After all the excitement of publishing Secrets of the Pomegranate and the investment of time and energy in promoting it, I’m now trying to turn my mind to the next novel, sadly neglected these last few months. The plot has been in my mind for two or three years and I’ve been researching, reading and talking to people for some time. The Red Gene (provisional title) is also set in Spain. I don’t want to give away too much at this stage but it spans three generations of women from 1936 to the present day and starts with a British nurse who goes out to Spain with the International Brigades at the beginning of the Civil War.
The historical setting means a lot more research is required than for my other novels. My pile of books (and there is no shortage of books on the subject of the Civil War) is multiplying at an alarming rate while time for reading is not. Meanwhile, the number of people with memories of the war is diminishing and even for the next generation it can be a sensitive topic in Spain. In my interviews with older people I am concentrating more on the details of everyday life: what they ate, the games they played as children, schooling, family life and what part religion played in their lives. I am fascinated by what I hear, though some of the stories reduce me to tears.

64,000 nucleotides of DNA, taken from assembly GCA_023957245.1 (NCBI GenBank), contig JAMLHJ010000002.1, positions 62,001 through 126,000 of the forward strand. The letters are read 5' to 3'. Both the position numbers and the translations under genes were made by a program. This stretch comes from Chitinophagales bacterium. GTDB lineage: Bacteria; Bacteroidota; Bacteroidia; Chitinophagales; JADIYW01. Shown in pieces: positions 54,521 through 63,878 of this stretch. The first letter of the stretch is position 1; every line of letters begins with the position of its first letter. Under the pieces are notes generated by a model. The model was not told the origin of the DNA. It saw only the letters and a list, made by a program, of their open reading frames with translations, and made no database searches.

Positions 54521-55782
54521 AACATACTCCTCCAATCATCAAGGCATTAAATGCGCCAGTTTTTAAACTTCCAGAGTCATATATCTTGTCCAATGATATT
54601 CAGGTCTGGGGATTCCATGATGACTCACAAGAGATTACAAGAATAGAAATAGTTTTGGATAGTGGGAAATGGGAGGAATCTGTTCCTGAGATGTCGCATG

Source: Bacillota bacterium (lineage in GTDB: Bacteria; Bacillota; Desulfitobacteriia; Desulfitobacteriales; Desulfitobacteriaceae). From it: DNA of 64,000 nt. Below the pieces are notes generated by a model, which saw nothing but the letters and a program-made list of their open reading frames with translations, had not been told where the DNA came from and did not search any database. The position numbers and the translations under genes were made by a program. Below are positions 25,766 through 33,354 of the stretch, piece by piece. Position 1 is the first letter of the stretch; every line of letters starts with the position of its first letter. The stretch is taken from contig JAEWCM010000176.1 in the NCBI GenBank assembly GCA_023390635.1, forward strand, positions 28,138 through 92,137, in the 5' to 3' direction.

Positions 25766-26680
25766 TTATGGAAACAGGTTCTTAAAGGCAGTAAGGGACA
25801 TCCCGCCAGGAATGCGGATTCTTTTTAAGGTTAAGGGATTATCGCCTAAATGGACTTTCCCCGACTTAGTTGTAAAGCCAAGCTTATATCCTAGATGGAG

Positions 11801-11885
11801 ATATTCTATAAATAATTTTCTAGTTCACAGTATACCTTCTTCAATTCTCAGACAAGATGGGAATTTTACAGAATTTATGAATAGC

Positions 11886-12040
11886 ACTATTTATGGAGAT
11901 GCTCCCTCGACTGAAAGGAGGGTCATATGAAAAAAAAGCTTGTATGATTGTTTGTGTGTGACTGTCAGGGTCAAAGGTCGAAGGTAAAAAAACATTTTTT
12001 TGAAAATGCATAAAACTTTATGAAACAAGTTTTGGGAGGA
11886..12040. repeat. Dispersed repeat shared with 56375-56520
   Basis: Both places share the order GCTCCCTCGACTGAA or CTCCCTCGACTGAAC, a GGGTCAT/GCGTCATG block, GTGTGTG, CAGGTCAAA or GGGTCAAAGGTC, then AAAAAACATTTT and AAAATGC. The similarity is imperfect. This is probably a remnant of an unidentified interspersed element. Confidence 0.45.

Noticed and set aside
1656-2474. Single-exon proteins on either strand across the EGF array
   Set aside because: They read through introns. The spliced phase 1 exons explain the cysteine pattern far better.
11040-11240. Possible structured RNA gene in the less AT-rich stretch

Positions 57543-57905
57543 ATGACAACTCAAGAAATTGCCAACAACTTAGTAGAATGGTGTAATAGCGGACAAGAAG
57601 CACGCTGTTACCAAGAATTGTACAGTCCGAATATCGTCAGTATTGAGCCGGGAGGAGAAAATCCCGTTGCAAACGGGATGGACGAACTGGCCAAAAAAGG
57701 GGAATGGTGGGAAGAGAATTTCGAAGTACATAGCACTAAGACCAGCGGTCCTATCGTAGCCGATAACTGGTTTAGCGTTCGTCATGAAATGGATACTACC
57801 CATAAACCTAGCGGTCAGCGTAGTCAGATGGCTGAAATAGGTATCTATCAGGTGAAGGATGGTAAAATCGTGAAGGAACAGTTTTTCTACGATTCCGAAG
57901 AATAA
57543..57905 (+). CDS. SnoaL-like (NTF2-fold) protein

The Red Gene will have as backdrop some of the darker chapters of Spanish history: the brutality of war, the disappearances and executions by firing squad in the years that followed; stolen babies, mass graves, the slave labour of prisoners, the ‘starvation years’ of the posguerra and the atmosphere of fear that hung over ordinary people during the years of dictatorship, repression and widespread poverty. You only have to pass through some of Spain’s villages with their massive churches towering over a huddle of small houses to get an idea of the power of the Catholic Church in people’s lives during those years.
If all this sounds depressing, I hope my novel will not be. The spirit of the three main (female) characters in dealing with the – in some cases tragic – situations they face and overcoming difficulties, the solidarity of those fighting for their ideals and fighting against fascism, the courage and resilience of ordinary people will, I hope, shine through. The Red Gene will be a love story, a historical novel and a family saga. Central to the plot will be what can only be described as a crime. But it will have a resolution that is – like that of Secrets of the Pomegranate – positive to an extent.